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Virginia Legislators Respond to House-Senate Budget Agreement

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After the U.S. Senate and House of Representatives came to a budget agreement, legislators from Virginia have come forward with their responses.

Statement of Senator Mark Warner

“My hope is this compromise allows us to step away from the irrational harm of sequestration, which hits Virginia harder than any other state. This is a productive step forward that avoids another shutdown and allows the government to operate with more predictability over the short term. I have some concerns about the impact on the federal workforce and our military retirees, which is another reason why we need to tackle the larger and more important issues of tax and entitlement reforms to fix our balance sheet over the long term.”

Statement of Congressman Eric Cantor

WASHINGTON, D.C. - Congressman Eric Cantor (VA-7) released the following statement on the budget agreement reached today by Chairmen Paul Ryan and Patty Murray:“I’m pleased that Chairmen Ryan and Murray have presented a budget agreement that reduces the deficit, makes long term pension reforms and doesn’t raise taxes. This agreement is a step forward consistent with prior Republican attempts to replace the sequester’s indiscriminate across-the-board cuts. The agreement protects our national security and improves our defenses in a world that remains very dangerous, especially as Iran marches towards nuclear capability. This agreement is a first step, but more work needs to be done. Working middle class families have to balance their household budget and cut spending when they’re overdrawn, and the federal government should be no different.”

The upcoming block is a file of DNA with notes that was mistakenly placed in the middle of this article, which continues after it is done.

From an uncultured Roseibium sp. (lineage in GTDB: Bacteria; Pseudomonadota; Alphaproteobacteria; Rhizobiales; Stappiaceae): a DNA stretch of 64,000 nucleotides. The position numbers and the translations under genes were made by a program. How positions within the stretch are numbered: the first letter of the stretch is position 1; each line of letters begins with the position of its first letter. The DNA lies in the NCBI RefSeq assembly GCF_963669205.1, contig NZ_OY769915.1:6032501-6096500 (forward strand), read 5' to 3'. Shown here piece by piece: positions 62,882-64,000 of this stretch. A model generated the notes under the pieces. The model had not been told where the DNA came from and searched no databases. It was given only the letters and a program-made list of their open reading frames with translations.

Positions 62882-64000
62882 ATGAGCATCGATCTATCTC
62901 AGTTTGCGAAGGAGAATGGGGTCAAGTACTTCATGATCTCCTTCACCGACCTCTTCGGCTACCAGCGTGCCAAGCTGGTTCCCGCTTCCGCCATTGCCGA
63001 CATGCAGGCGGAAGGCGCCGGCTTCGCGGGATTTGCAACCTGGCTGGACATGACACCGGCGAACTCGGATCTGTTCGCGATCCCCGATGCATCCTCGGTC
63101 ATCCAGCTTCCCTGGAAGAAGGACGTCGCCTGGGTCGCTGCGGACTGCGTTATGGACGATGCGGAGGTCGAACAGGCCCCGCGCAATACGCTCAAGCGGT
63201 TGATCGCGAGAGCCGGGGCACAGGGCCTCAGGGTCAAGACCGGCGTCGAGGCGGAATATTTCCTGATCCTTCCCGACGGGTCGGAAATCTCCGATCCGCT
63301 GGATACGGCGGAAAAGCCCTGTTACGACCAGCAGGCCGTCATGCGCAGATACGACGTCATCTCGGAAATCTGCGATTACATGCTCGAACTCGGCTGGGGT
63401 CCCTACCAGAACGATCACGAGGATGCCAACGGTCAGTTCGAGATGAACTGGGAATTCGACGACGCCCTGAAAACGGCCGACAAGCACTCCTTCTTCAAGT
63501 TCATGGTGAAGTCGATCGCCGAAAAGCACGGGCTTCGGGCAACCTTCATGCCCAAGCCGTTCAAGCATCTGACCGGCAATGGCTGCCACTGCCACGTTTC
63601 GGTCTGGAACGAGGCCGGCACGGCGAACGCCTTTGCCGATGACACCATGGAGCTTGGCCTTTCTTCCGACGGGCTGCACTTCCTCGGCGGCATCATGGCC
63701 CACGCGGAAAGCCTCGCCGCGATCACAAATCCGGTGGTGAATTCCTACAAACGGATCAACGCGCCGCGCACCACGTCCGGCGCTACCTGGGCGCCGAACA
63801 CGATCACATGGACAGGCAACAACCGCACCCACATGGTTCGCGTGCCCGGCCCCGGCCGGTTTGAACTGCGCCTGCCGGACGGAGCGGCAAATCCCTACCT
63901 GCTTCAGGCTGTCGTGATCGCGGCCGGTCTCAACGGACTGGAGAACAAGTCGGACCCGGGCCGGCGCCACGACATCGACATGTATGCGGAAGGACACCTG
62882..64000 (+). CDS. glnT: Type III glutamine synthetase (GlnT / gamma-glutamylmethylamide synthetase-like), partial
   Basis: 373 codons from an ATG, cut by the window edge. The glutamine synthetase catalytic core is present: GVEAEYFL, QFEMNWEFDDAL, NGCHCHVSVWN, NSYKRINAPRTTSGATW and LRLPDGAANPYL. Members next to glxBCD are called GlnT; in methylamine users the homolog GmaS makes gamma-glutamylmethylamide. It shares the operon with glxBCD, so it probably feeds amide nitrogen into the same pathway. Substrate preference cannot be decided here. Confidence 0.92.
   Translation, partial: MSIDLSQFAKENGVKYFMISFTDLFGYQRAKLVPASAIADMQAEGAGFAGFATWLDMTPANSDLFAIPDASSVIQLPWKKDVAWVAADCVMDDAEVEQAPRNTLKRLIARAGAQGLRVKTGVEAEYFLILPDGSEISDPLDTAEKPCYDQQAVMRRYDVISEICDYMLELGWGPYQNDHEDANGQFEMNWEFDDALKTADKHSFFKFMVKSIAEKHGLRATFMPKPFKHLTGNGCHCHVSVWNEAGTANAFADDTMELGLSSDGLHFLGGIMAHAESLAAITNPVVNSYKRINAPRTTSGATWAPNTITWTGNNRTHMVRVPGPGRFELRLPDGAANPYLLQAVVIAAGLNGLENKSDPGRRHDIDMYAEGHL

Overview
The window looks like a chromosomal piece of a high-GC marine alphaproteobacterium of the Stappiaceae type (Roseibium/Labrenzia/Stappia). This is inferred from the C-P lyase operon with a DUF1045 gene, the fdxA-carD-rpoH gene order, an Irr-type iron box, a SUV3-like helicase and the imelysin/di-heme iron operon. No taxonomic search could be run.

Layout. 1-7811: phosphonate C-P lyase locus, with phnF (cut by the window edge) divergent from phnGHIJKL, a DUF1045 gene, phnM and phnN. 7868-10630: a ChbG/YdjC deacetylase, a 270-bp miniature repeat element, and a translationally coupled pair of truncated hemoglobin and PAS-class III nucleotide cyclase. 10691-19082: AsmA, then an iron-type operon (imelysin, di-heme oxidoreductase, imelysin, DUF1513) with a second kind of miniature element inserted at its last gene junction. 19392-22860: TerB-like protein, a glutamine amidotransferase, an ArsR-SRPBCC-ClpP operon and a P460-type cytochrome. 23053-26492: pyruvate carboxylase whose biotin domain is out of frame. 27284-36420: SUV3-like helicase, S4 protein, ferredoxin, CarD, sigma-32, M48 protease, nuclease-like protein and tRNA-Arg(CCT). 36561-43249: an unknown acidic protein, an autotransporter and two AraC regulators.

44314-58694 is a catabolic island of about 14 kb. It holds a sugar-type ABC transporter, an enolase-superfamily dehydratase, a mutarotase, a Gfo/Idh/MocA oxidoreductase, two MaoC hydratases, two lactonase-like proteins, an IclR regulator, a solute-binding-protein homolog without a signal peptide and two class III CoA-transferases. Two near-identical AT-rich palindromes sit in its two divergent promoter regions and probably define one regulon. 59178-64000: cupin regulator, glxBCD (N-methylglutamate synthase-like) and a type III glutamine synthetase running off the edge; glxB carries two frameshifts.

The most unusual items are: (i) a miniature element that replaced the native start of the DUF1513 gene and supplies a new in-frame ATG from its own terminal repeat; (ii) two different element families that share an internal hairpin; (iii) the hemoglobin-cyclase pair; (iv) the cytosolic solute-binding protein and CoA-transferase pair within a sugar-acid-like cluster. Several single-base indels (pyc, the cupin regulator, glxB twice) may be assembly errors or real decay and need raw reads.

Statement of Senator Tim Kaine

WASHINGTON, D.C. – U.S. Senator Tim Kaine, a member of the bipartisan Budget Conference Committee, released the following statement on the budget deal reached today:

“Ever since I took office last January, I made it a mission to do everything I could to replace the across-the-board sequester cuts that have so severely hurt Virginia and return to normal budgetary order. I even delivered my maiden floor speech last February on the urgent need to find compromise and avert sequestration. Tonight, I’m pleased that after passing a Senate budget for the first time in four years and going to conference with the House, a deal has been reached.

“I’m disappointed that reductions in the cost-of-living adjustment (COLA) for military retirees and cuts to federal employee benefits were included. But the deal goes a long way toward alleviating the most harmful effects of sequestration next year – cuts that have disproportionately impacted federal employees and the defense community – and restoring basic economic certainty to businesses and families across the Commonwealth. It also ensures we won’t suffer another damaging government shutdown next month that would have resulted in more negative consequences for federal employees.

“The two-year, bipartisan agreement will relieve $63 billion of sequester cuts for 2014 and 2015. It will also avert additional defense cuts – including $20 billion in cuts that were set to take effect in January 2014 – and replace non-defense cuts over the next two years. We’ve also given appropriators the certainty they need to write full appropriations bills – a significant step toward ending the dangerous pattern of stopgap, governing-by-crisis measures that have plagued the budgeting process in recent years.

“While I’m still examining the details of the deal, I am pleased a spirit of compromise and cooperation prevailed.”

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